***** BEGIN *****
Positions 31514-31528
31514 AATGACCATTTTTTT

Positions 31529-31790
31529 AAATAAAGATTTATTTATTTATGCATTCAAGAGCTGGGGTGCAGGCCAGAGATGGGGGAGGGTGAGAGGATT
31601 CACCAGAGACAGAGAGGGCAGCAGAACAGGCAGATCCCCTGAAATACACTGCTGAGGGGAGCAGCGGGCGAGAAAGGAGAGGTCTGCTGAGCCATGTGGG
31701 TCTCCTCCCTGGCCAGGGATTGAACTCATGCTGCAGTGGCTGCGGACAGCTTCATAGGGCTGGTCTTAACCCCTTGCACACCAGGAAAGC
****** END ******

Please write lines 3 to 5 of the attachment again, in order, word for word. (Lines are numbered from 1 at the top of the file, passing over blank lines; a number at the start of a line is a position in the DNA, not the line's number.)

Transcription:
Positions 31529-31790
31529 AAATAAAGATTTATTTATTTATGCATTCAAGAGCTGGGGTGCAGGCCAGAGATGGGGGAGGGTGAGAGGATT
31601 CACCAGAGACAGAGAGGGCAGCAGAACAGGCAGATCCCCTGAAATACACTGCTGAGGGGAGCAGCGGGCGAGAAAGGAGAGGTCTGCTGAGCCATGTGGG